About Archaeology of Fashion Film


Archaeology of Fashion Film is the first research project to systematically investigate the hidden history of fashion film in the silent era between 1900 and 1929, and its legacy for the rapidly changing field of fashion communications today. Based at Central Saint Martins, University of the Arts London and the University of Southampton, the project is funded by the Arts and Humanities Research Council (AHRC) and runs between 1 September 2017 and 31 August 2019. In an era witnessing a rapid proliferation of the digital moving image across commerce and culture, we pose questions about the historical legacy of the rapidly changing field of fashion communications.


The study of fashion film has been neglected in both film and fashion histories, and in the fashion industry it is often assumed to be a novel product of the digital age. Our project redresses this by conducting extensive archival and filmographic research into fashion film of the silent era, and by subjecting these findings to a comparison with the practices of emergent digital fashion film in the early 21st century – another period of rapid technological and cultural change. We use ‘media archaeology’ as an innovative, non-linear method of connecting these two periods. Although not historically proximate, each period acts as a critical prism for understanding the other.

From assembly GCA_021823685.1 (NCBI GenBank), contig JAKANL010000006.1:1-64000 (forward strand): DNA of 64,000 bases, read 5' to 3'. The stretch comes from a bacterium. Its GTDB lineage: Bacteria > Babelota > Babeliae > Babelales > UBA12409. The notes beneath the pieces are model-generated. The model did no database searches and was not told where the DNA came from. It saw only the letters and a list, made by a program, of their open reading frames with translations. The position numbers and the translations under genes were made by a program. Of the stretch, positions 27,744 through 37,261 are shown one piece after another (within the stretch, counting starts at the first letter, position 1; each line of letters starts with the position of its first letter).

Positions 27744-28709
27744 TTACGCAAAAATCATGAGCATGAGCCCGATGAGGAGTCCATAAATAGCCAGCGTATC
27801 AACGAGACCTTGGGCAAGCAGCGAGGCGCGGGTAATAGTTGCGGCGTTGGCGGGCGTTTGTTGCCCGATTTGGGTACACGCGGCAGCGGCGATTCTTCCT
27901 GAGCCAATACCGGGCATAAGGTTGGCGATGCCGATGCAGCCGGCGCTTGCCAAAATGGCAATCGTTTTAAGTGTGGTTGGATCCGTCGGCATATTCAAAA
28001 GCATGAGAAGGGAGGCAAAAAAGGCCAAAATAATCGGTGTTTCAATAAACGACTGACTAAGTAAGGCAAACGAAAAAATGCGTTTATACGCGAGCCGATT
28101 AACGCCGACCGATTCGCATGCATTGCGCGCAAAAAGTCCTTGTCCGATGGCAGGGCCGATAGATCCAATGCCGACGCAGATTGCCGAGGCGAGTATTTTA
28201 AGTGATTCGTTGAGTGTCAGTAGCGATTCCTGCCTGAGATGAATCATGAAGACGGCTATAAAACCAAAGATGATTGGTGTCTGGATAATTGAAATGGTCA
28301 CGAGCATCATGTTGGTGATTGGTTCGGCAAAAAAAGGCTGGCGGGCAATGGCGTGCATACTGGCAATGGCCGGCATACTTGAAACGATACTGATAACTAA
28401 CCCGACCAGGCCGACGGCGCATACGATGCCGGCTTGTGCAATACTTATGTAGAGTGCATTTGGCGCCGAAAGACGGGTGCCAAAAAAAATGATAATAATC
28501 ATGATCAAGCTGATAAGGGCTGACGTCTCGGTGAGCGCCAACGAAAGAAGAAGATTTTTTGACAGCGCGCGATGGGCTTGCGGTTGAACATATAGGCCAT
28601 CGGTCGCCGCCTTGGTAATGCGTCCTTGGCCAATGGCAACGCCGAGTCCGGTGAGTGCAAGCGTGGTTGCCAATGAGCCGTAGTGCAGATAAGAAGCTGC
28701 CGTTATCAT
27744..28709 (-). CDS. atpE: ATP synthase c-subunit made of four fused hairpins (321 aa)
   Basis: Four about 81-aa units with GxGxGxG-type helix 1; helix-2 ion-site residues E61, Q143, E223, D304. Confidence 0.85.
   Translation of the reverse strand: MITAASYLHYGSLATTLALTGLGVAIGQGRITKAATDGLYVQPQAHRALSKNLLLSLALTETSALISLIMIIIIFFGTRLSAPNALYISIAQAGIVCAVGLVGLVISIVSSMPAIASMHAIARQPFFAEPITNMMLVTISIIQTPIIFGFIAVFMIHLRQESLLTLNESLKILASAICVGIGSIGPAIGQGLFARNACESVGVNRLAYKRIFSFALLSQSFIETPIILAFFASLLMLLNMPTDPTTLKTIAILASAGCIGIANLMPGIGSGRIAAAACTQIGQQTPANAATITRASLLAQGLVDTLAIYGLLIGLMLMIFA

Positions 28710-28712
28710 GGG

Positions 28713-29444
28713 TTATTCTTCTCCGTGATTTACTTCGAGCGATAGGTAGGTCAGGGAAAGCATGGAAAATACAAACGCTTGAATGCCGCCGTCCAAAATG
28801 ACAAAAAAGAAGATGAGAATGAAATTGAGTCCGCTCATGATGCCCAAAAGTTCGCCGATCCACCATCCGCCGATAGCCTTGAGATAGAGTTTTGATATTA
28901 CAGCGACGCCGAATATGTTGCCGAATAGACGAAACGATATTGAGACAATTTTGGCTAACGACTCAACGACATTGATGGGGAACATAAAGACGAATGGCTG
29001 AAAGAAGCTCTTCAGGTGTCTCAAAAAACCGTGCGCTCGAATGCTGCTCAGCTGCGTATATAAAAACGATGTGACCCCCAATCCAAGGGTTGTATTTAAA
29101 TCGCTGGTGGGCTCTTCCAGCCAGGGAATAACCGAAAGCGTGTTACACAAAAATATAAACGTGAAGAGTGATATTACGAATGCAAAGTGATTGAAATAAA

More broadly, we also investigate the potential of media archaeology approaches to ‘rewire’ established fashion history methodologies and to inform contemporary fashion practice.Emphasising the transformative effects of film on fashion, our project forges a new understanding of film as a ‘fashion medium’ and as a ‘fashion object’. It will make a significant contribution to scholarly studies of the history of fashion, of film, and of fashion film, and will change how contemporary fashion filmmakers and other media practitioners understand the history of their discipline and the media cultural context for their own creative and commercial work.


Positing fashion film as a unique hybrid of two industries with distinct practices, resources, and motivations, the project’s interdisciplinary approach provides a new historical and theoretical framework for understanding this important and increasingly popular phenomenon. To that end, the project brings together scholars with combined expertise in film history, fashion history and media studies, and practitioners involved in various aspects of contemporary fashion film production.